Based on the limited record before us, we cannot determine whether Montgomery properly objected to appellees' evidence on their habit and custom in counting sponges or, as appellees allege, whether much of the testimony relating to the sponge count arose as a result of Montgomery's own questioning. However, assuming arguendo, that Montgomery did properly object to the introduction of this evidence, we nevertheless hold that its admission did not give rise to a clear abuse of discretion. Appellees, having been charged with carelessly and negligently leaving a sponge inside Montgomery during the course of a gall bladder operation, and being unable to remember the particulars of Montgomery's operation, were entitled to present evidence of the manner in which they routinely accounted for sponges during surgeries. See: Perrin v. Anderson, 784 F.2d 1040, 1045-46 (10th Cir. 1986) (testimony of prior specific incidents allowable under Fed.Evid.Rules 406 providing for admission of habit evidence); Meyer v. United States, 638 F.2d 155, 157 (10th Cir. 1980) (evidence of dentist's habit, custom, routine admissable in Federal Torts Claim Act action); 30 Am.Jur.2d, Evidence, § 1123.
Montgomery contends that the jury's verdict was not based upon the evidence presented, but rather was based on inferences and speculation that she had another abdominal surgery. She argues that inasmuch as the appellees failed to produce any evidence of another surgery which could have possibly resulted in a sponge being left in her abdomen, the jury was left to speculate or guess that there was another surgery. Thus, she argues that the jury's verdict should have been set aside.
Our "review of the evidence underlying a jury verdict in a civil case is limited to determining 'whether the record contains substantial evidence to support the jury's ... conclusion, viewing the evidence in the light most favorable to the prevailing party.' " Riggs v. Scrivner, Inc. 927 F.2d 1146, 1149 (10th Cir. 1991), cert. denied, --- U.S. ----, 1991, quoting Kitchens v. Bryan County National Bank, 825 F.2d 248, 251 (10th Cir. 1987).
The evidence established a number of surgeries, both prior to and after Montgomery's gall bladder surgery, which the jury could have found responsible for the retained sponge. These surgeries included: a 1974 tubal ligation (which Montgomery argued could not have resulted in a sponge being left inside her because the sponge count in that surgery was correct); a 1974 suction curettage termination of pregnancy (which Montgomery failed to disclose until it was discovered in medical records); a 1984 tubal reversal operation (which Montgomery said was a mistake and did not happen although Montgomery's attorney acknowledged that medical records showed that the surgery was performed); a 1985 uterine biopsy surgery (which Montgomery failed to disclose); an upper abdominal surgery note in St. Anthony Hospital's nursing record (which Montgomery said was a mistake). The jury's verdict was also supported by Dr. Dye's testimony that Montgomery had at least two surgeries and Dr. Stout's testimony that he did not believe that Kienzle was responsible at all in this lawsuit.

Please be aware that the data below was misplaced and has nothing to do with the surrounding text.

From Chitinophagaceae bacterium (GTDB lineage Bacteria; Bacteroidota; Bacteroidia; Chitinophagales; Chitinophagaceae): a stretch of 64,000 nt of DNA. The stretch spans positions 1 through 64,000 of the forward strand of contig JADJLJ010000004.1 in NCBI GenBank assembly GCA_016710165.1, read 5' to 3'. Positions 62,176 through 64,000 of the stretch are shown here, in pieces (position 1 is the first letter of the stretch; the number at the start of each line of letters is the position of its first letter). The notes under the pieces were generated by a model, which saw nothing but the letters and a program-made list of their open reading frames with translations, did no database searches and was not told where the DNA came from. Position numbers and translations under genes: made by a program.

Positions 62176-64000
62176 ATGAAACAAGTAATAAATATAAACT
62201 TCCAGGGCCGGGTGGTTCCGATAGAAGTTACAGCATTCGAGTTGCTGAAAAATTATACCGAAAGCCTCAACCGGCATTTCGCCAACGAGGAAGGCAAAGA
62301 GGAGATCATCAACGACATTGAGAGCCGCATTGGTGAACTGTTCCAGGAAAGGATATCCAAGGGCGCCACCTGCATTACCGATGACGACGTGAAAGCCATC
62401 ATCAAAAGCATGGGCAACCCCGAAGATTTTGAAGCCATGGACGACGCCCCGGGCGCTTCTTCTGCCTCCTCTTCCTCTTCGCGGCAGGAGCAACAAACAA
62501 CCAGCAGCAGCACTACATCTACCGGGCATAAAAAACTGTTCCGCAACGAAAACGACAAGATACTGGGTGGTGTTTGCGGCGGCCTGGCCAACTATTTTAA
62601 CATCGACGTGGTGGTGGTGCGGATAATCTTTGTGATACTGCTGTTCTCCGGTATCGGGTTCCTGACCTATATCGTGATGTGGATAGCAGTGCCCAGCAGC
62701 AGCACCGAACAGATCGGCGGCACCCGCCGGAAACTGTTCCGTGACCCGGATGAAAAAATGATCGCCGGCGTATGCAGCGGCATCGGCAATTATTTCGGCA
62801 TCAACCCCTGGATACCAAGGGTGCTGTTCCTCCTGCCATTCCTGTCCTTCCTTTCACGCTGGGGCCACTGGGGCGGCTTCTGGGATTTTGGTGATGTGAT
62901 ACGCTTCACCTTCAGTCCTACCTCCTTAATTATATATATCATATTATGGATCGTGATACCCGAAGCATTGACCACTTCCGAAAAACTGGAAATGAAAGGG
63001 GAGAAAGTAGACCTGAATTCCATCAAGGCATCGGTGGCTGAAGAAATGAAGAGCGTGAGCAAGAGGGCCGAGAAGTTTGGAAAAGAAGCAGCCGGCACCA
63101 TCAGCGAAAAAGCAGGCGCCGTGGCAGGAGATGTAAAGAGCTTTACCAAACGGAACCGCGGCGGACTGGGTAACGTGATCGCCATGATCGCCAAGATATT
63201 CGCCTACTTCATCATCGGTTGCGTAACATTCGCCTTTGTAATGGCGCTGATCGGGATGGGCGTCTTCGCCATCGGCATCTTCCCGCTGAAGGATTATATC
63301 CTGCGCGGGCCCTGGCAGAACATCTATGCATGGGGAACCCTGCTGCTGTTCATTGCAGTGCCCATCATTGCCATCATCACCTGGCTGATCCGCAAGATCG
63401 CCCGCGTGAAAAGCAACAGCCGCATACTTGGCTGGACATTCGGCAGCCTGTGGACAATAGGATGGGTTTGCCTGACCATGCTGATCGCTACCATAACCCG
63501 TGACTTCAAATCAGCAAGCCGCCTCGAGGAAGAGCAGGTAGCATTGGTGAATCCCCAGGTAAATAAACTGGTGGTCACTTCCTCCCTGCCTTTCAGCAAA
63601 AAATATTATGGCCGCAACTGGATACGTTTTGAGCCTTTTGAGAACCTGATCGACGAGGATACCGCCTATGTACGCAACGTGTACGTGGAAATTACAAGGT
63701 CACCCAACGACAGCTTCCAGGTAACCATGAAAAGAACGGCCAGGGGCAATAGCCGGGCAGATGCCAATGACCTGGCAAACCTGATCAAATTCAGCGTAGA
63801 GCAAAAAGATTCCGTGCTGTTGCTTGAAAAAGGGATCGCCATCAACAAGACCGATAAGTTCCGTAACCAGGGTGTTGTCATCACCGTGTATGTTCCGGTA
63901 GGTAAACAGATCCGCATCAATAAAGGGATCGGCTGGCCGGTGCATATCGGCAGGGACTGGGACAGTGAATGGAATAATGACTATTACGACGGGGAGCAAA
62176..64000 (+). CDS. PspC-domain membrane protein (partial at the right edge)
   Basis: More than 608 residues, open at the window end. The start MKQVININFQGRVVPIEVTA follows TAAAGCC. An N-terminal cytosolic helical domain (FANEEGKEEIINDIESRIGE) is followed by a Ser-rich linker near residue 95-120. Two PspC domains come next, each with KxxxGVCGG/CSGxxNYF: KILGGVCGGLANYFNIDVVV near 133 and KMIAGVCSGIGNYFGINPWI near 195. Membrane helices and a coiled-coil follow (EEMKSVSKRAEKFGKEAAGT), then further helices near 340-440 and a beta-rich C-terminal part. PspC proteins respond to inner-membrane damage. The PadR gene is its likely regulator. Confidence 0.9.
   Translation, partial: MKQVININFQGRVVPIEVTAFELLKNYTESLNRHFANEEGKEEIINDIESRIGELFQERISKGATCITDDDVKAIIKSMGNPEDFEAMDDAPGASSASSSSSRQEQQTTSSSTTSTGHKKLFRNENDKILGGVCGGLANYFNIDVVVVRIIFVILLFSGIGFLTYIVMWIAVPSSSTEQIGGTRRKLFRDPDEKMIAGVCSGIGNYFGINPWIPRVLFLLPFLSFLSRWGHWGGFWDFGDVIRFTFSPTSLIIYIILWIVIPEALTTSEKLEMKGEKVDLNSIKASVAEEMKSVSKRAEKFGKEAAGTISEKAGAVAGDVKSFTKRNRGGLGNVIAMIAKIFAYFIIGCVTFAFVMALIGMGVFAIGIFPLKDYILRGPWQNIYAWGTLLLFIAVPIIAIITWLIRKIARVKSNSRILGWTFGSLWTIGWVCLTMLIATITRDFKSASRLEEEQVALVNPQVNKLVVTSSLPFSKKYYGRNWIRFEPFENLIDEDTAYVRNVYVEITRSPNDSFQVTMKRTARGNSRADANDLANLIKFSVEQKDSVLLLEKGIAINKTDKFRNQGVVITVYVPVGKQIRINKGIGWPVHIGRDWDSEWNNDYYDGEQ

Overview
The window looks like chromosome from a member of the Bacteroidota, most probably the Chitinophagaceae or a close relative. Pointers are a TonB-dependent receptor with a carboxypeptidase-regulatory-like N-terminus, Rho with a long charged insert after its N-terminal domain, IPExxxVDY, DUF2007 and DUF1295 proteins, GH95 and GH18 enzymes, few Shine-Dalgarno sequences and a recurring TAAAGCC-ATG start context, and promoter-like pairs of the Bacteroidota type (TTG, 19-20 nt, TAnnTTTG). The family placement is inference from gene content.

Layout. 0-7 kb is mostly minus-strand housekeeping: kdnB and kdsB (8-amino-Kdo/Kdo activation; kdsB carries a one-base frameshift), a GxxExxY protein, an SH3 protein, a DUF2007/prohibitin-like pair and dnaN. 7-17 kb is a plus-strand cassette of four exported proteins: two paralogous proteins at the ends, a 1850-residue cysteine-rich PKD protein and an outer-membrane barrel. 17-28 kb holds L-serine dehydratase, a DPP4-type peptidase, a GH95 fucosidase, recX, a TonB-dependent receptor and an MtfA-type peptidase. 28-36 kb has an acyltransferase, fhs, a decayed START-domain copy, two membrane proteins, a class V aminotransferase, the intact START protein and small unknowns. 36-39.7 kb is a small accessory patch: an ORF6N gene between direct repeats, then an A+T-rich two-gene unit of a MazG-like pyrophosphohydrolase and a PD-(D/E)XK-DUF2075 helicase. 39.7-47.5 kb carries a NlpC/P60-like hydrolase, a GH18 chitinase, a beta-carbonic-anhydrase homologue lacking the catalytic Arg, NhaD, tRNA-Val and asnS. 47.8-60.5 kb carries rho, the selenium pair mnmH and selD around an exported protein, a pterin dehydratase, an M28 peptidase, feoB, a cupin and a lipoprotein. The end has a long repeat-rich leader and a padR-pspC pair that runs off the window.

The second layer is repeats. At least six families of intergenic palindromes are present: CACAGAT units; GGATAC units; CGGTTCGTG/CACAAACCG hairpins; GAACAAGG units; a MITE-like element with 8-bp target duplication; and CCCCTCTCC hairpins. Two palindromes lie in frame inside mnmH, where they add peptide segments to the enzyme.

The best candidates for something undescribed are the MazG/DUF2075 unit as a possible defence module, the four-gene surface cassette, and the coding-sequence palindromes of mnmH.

Applying Riggs to the facts herein, we hold that there was substantial evidence to support the jury's verdict in favor of appellees.
Montgomery contends that the "appellees" failed to cooperate in discovery and therefore unfairly surprised and prejudiced her ability to prepare and present evidence at trial. At the outset, we observe that Montgomery's allegations are directed only to Bryce, Killian, and Mission Hills, but not to Kienzle. Moreover, inasmuch as Montgomery dismissed Bryce and Killian as defendants during the trial, Montgomery's contention that "appellees" failed to cooperate is necessarily limited to Mission Hills.
Montgomery argues that: appellees improperly answered certain interrogatories and requests for production of documents; appellees were acting in bad faith in an attempt to hinder the discovery of pertinent facts and her ability to prepare for trial; and, she should have been granted judgment by default under Fed. R. Civ. P. 37(b) (2) (c).
As a general rule, we do not consider issues not passed upon by the district court. Workman, 958 F.2d at 337. Inasmuch as Montgomery failed to present these issues to the district court during the trial and did not include them in her motion for judgment notwithstanding the verdict or for new trial, we decline to consider them for the first time on appeal. Moreover, Montgomery has failed to establish that she would have been entitled to judgment by default under Rule 37(b) (2) (c). See Toma v. City of Weatherford, 846 F.2d 58, 60 (10th Cir. 1988) (default judgment or dismissal is appropriate under Rule 37(b) (2) (c) "only when it is a result of 'wilfulness, bad faith, or [some] fault of petitioner' rather than inability to comply"), quoting M.E.N. Co. v. Control Fluidics, Inc., 834 F.2d 869 (10th Cir. 1987), quoting National Hockey League v. Metropolitan Hockey Club, Inc., 427 U.S. 639, 640 (1976).
This Order and Judgment has no precedential value and shall not be cited, or used by any court within the Tenth Circuit, except for purposes of establishing the doctrines of the law of the case, res judicata, or collateral estoppel. 10th Cir.R. 36.3
The Honorable James A. Parker, United States District Judge for the District of New Mexico, sitting by designation
Both Killian and Bryce were dismissed as defendants by Montgomery during the trial